Sh'mini 5777 - 2017 - To Separate is Human, To Forgive is Divine
Post date: Apr 20, 2017 9:12:00 PM
4/22, Parshat Shmini, Torah Portion: Leviticus 9:1 - 11:47
This week, as we enter the period of s’firat ha’omer (counting the Omer), the 7 weeks between the Feast of Freedom and the Feast of Responsibility, we read parshat Shmini. The passage begins with Nadav and Abihu, the sons of Aaron, who offer “strange fire” before God and are killed as punishment. At the end of this week’s parsha, the Torah lists many rules and regulations around the consumption of animals – which animals may be eaten, under what circumstances, and how animals may come to be unclean – the beginnings of our modern understanding of Kashrut.
In between these two parts of the parsha, God speaks directly to Aaron. God says,
“Drink no wine or strong drink, you, or your sons with you, when you go into the tent of meeting, that you do not die; it shall be a statute forever throughout your generations. And that you may put difference between the holy and the common, and between the unclean and the clean; and that you may teach the children of Israel all the statutes which God has spoken to them by the hand of Moses.”
In Hebrew, the phrase “put difference between the holy and the common” is familiar – l’hav’dil bein ha’chodesh u’vein ha’chol. We recite an almost identical phrase each Saturday evening when we bid farewell to Shabbat at the Havdalah service. The root of the word havdalah is vet-dalet-lamed (בדל) – the same as the root of the word l’hav’dil. This root – and the words that are derived from it – relates to separation, to placing things into distinct groups or categories. These may be categories of holy and ordinary, clean and unclean, or kosher and non-kosher. Categories can relate to people, animals, time, space, or objects.
Recently, I listened to a podcast about this very same topic – how we categorize. The human brain is designed to place things into groups. Having people, animals, or objects in groups takes a great burden off of our brains. It allows us to “know” information about members of a certain group, relieving us of the need to investigate each group member to find out its individual characteristics.
In the best case scenarios, this motivates you to run screaming from the poisonous snake in the woods, as you have learned that members of the category “snake” are dangerous. In the worst case scenarios, it is stereotyping, preventing us from learning about those who differ from ourselves because we fear that they are bad or dangerous or scary.
Social psychologists have known for decades that the human brain loves to categorize – good and bad, safe and dangerous, approach and avoid. The Torah knows this, too. In many places, including this week’s parsha, the Torah goes to great lengths l’hav’dil – to separate things into their categories. We have l’hav’dil between kosher animals and non-kosher ones in this week’s parsha, l’hav’dil between Sabbath and the rest of the week, l’hav’dil between crops of different species, and so on.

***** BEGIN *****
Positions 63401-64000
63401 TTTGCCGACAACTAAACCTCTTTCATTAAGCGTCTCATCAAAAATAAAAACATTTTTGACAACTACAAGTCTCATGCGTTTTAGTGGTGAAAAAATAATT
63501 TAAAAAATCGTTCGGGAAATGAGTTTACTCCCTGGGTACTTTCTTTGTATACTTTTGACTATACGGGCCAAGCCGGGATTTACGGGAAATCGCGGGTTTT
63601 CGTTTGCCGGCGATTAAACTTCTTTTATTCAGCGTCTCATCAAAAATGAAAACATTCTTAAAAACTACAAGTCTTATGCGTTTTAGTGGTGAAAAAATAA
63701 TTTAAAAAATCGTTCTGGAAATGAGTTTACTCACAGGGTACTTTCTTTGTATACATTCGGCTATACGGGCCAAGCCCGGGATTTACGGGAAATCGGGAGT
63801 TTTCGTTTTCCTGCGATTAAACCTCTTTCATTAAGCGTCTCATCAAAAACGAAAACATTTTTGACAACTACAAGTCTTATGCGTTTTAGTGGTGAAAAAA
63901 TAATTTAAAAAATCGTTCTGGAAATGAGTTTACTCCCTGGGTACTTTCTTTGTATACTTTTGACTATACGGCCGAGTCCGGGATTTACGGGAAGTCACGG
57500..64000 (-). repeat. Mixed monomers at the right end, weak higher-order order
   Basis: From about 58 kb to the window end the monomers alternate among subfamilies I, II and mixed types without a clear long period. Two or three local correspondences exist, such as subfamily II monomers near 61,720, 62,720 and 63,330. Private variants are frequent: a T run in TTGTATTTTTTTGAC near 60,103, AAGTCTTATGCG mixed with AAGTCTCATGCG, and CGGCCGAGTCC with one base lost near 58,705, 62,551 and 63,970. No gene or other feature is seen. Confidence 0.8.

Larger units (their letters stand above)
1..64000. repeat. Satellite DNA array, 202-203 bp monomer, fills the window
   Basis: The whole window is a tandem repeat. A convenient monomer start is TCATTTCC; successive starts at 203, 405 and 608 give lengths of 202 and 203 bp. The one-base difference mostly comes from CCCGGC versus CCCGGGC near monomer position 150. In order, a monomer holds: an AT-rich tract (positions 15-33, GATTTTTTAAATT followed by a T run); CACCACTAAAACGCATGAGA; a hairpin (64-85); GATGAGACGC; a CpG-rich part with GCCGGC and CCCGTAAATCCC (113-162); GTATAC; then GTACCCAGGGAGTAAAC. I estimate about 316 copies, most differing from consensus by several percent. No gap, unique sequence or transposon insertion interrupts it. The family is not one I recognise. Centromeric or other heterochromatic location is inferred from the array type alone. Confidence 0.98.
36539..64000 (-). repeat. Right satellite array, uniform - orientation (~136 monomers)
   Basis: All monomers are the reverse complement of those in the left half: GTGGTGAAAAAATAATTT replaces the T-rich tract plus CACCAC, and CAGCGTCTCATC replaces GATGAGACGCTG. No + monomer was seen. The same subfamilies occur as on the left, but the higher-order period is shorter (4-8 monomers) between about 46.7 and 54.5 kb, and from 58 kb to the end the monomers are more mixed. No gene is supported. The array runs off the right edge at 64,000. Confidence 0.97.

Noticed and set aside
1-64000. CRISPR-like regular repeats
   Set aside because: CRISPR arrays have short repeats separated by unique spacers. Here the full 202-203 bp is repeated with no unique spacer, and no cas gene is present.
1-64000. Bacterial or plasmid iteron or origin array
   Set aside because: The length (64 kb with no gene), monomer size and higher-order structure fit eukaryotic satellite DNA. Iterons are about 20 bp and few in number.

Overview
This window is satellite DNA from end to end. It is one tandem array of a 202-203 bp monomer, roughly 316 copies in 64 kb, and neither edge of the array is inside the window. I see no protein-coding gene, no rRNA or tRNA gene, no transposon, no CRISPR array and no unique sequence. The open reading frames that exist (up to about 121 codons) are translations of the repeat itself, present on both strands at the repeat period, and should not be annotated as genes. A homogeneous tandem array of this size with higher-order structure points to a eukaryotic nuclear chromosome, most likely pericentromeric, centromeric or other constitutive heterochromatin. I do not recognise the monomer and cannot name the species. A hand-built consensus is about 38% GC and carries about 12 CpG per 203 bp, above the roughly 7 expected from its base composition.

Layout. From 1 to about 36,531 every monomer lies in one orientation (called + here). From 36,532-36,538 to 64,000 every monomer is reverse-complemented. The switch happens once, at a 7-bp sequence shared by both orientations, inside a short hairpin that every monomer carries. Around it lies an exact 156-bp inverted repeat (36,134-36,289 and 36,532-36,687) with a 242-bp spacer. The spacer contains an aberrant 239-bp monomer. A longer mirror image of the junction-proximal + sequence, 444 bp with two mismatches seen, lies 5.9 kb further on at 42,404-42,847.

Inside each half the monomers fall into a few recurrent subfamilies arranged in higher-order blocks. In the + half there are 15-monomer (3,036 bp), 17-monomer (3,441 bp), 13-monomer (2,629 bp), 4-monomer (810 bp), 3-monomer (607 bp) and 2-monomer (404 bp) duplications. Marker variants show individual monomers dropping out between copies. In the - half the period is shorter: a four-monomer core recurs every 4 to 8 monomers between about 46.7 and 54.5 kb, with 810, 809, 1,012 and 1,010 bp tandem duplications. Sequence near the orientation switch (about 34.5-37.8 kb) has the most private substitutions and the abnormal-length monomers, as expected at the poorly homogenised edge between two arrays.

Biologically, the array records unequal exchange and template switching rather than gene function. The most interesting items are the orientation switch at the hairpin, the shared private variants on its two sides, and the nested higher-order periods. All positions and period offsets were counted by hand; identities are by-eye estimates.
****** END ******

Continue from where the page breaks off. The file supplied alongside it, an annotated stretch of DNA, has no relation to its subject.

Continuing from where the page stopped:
The obvious concern is this: what about people or animals or times or things that do not fit into a category? What if they share core characteristics between categories? What if they (having volition and will) willingly choose a category other than the one they appear to fit into? What if they lack necessary characteristics of multiple categories? What do we do when something does not fit?
The Torah has little patience for this, regularly assuming that mixing of categories is a punishable offense (e.g., mixing of linen and wool). But we know that there are very few instances of unambiguously clear categories. In the messiness of life, black and white usually dissolve into a flood of shifting grays. So what do we do with the grey? For some, this is where rabbinic law takes over – giving over the complexities of real life to detailed Talmudic arguments over the most minute circumstances.
For others, this is where we place our own sensibilities, experiences, and values alongside the words of the Torah and begin to interpret. Using the Torah as our foundation, we can begin to understand for ourselves how these rules and statutes and laws can inform and enhance our daily experiences. One cannot always keep the strict distinction between Shabbat and the rest of the week. However, understanding that setting aside time on a predictable schedule – sacred time, undisturbed and uninterrupted – to be closer to God, to those we love, and to ourselves is vital to many people’s own sense of wellbeing.
Separating time is important – whether we can do that on Shabbat or not. Carving out sacred time – distinct and different from our daily routines – is the value from the Torah that we can enact in our daily lives. And the same is true for so many other categories – what we eat and do not eat, clothing that we wear and that which we choose not to wear, crops that can nourish one another and crops that can harm one another. The Torah offers a starting point – showing us that categories are relevant and important. However, it is incumbent upon us to interpret these categories to allow us to maximally benefit and minimally harm ourselves and those with whom we dwell.